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  • 1. Changes in the Australian VoIP market DECEMBER 2009
  • 2. F +61 2 6219 5353 F +61 3 9963 6899 F +61 2 9334 7799 © Commonwealth of Australia 2009 This work is copyright. Apart from any use as permitted under the Copyright Act 1968, no part may be reproduced by any process without prior written permission from the Commonwealth. Requests and inquiries concerning reproduction and rights should be addressed to the Manager, Communications and Publishing, Australian Communications and Media Authority, PO Box 13112 Law Courts, Melbourne Vic 8010. Published by the Australian Communications and Media Authority
  • 3. Executive summary 1 Introduction 2 Overview 2 Methodology 2 Consumer survey 2 An introduction to VoIP 3 What is VoIP? 3 Types of VoIP 3 Provision of VoIP 5 Overview 5 Providers 5 VoIP pricing 7 VoIP revenue 8 Consumer take-up and use of VoIP 10 VoIP take-up 10 Consumers using VoIP 11 SME use of VoIP services 13 VoIP traffic 14 Technology developments in VoIP 15 Overview 15 Naked DSL 15 Impacts of Naked DSL 15 Implications of VoIP over Naked DSL 16 Mobile VoIP 16 What is Mobile VoIP? 16 Developments in Mobile VoIP 17 Implications of Mobile VoIP 18 acma | iii
  • 4. Contents (Continued) LTE and VoIP 18 Conclusions 20 iv | acma
  • 5. Executive summary The Voice over Internet Protocol (VoIP) market is a dynamic market with a steady increase in the number of service providers offering services. In June 2009 there were 268 service providers operating in the VoIP market in Australia, up from 215 VoIP providers in the previous year. This increase in service providers has led to growing diversity and ongoing innovation in business models and in the service offerings made available to consumers. This innovation in business models has occurred as an increasing number of VoIP providers are diversifying their services and offering VoIP as well as broadband services. There is also a trend for internet service providers (ISPs) to include VoIP services as a part of a bundled package, especially when providing services over Naked DSL, a broadband connection which does not require a fixed line telephone. With new forms of service packages becoming available, consumers are able to choose VoIP as a complimentary service, particularly for international calls, or as a telephone substitute with competitive local and national pricing. Consumers are showing a growing interest in VoIP services, although there is still moderate growth in use of VoIP. Fourteen per cent of the Australian population aged 14 years and over have access to a VoIP service at home and 12 per cent of the Australian population without access to a VoIP service in the home indicate they are likely or very likely to take up VoIP in the next 12 months. International calls are the main type of VoIP call, but half of VoIP users also make national calls using VoIP. There have been a number of recent and upcoming developments which are likely to affect the use and provision of VoIP services for consumers and small and medium enterprises (SMEs). The introduction of Naked DSL in late 2007 has corresponded with a growth in the number of service providers offering VoIP services and has provided consumers with the option to use VoIP as a complimentary or a substitute service for the traditional fixed line telephone. Other developments include the development of Mobile VoIP offering consumers more options to access VoIP services. acma | 1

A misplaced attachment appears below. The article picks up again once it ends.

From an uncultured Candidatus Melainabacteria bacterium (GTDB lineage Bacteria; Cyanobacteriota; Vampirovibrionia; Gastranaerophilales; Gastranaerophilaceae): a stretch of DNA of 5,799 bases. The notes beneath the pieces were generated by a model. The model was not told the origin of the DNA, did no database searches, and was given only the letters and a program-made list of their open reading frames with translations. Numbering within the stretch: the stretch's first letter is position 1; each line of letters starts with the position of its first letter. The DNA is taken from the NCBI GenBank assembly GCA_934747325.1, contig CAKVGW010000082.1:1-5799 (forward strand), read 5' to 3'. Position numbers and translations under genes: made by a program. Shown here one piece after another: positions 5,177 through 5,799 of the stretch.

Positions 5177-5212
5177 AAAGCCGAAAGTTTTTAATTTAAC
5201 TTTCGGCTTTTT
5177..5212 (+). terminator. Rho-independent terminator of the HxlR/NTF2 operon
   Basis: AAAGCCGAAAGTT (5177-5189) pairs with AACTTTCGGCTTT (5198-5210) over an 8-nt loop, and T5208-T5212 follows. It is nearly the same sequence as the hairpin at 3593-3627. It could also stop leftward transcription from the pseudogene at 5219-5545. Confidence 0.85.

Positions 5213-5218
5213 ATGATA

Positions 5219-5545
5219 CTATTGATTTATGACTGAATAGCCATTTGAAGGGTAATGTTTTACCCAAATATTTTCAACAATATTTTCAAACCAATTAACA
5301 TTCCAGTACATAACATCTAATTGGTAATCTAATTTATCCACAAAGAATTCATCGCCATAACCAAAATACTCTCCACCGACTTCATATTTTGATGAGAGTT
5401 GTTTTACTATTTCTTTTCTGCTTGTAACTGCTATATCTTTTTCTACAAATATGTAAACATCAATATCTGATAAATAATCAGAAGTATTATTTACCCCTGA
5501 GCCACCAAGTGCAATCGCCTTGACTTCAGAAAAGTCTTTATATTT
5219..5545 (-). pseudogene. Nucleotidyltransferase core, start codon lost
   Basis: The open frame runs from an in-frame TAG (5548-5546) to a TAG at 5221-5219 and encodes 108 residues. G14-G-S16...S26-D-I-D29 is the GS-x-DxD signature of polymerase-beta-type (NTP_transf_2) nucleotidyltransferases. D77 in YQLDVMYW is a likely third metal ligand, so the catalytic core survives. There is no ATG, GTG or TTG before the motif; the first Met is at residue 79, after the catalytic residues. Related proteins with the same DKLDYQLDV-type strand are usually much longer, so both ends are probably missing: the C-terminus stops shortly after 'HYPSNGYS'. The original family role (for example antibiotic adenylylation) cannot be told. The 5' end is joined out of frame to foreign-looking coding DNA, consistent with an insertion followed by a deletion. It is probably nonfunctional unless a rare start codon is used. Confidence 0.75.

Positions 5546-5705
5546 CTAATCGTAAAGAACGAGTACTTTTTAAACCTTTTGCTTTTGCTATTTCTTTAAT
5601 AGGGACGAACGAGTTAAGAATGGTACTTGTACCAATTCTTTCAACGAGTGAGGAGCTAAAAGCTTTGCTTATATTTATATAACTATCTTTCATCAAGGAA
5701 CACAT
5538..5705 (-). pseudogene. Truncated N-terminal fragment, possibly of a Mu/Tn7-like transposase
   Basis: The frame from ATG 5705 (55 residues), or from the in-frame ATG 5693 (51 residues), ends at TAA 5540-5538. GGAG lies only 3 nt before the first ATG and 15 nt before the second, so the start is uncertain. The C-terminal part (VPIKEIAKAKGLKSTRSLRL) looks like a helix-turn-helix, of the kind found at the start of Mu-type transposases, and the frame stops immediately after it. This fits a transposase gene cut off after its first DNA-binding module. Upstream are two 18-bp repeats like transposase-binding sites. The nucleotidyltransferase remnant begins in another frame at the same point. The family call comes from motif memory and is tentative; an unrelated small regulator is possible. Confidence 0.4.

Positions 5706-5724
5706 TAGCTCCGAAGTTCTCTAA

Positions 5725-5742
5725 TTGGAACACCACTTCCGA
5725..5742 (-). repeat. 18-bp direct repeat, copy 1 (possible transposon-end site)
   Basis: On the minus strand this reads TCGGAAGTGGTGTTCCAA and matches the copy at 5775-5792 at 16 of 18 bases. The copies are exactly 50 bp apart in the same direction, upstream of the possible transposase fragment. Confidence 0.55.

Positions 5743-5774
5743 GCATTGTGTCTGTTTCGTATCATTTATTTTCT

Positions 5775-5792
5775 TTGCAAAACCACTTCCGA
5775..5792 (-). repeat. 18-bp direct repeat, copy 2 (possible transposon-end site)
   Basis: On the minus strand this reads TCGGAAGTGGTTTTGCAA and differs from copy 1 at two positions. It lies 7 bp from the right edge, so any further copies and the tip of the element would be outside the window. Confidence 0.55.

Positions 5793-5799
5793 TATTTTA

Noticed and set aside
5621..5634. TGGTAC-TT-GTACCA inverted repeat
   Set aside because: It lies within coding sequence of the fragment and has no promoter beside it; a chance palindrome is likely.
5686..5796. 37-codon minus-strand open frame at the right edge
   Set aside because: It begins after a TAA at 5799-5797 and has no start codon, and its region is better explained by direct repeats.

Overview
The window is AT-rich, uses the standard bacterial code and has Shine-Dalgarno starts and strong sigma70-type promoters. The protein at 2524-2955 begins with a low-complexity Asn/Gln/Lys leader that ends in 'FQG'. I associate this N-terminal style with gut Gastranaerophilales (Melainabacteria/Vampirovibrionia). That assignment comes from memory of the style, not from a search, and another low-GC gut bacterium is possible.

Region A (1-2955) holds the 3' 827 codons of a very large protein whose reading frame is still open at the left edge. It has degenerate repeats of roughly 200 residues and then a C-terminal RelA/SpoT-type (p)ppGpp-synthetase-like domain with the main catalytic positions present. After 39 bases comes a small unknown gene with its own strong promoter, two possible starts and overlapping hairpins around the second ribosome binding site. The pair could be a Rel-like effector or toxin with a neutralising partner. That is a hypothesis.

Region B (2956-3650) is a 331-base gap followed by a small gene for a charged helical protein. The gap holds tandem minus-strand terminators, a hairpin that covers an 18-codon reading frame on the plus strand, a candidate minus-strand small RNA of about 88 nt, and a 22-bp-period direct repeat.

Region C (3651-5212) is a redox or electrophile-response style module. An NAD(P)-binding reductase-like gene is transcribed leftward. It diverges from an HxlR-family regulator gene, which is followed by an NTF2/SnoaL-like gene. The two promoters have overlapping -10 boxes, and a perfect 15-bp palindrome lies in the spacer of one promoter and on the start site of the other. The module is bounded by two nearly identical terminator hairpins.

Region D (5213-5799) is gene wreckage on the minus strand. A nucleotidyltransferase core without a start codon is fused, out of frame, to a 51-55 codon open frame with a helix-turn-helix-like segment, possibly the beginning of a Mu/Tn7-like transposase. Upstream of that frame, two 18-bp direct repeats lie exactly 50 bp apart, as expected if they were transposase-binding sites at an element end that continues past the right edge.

• 6. Introduction Overview This report provides an update of the Australian Communications and Media Authority’s (the ACMA) The Australian VoIP Market report published in April 2008. VoIP services represent one of the areas of innovation in voice communications and offer a potential substitute for the traditional public switch telephone network (PSTN). The ACMA has undertaken an examination of the supply and demand of VoIP services. This report is designed to assist the ACMA in its role as industry regulator and is consistent with its regulatory responsibilities to provide information about the telecommunications industry. As VoIP services are a potential substitute for the PSTN fixed-line voice service, the ACMA is monitoring their development. The purpose of this report is to: > provide an update to the ACMA report, The Australian VoIP Market > identify the size of the VoIP market, both in terms of overall take- up and the suppliers of the service > review consumer use and attitudes towards VoIP service > review market changes which have had an impact on the business models of VoIP providers. Methodology Third-party research has been used to inform this report including information from the following sources: > Nielsen’s Online Netview, June 2009 > IDC reports: > Residential VoIP: Lets Get Naked, July 2008 > Australia Broadband and IP Services Enterprise Usage and Preferences IDC 2008 Telecommunications Survey, September 2008 > The Development of Mobile IP Voice in Australia, October 2008 > Ovum report; Consumer VoIP Forecasts, March 2008 > Market Clarity Voice Service Provider database, June 2009 > Individual company annual reports and Australian Stock Exchange filings from 2008-09. Consumer survey In addition, the ACMA commissioned Ipsos MediaCT to undertake a national telephone survey of communications users in March–April 2009. This survey examined consumer attitudes and take-up and use of telecommunication services in Australia including consumer use and attitudes towards VoIP services. The sample for the survey was 1,604 respondents, aged 18 and over. 2 | acma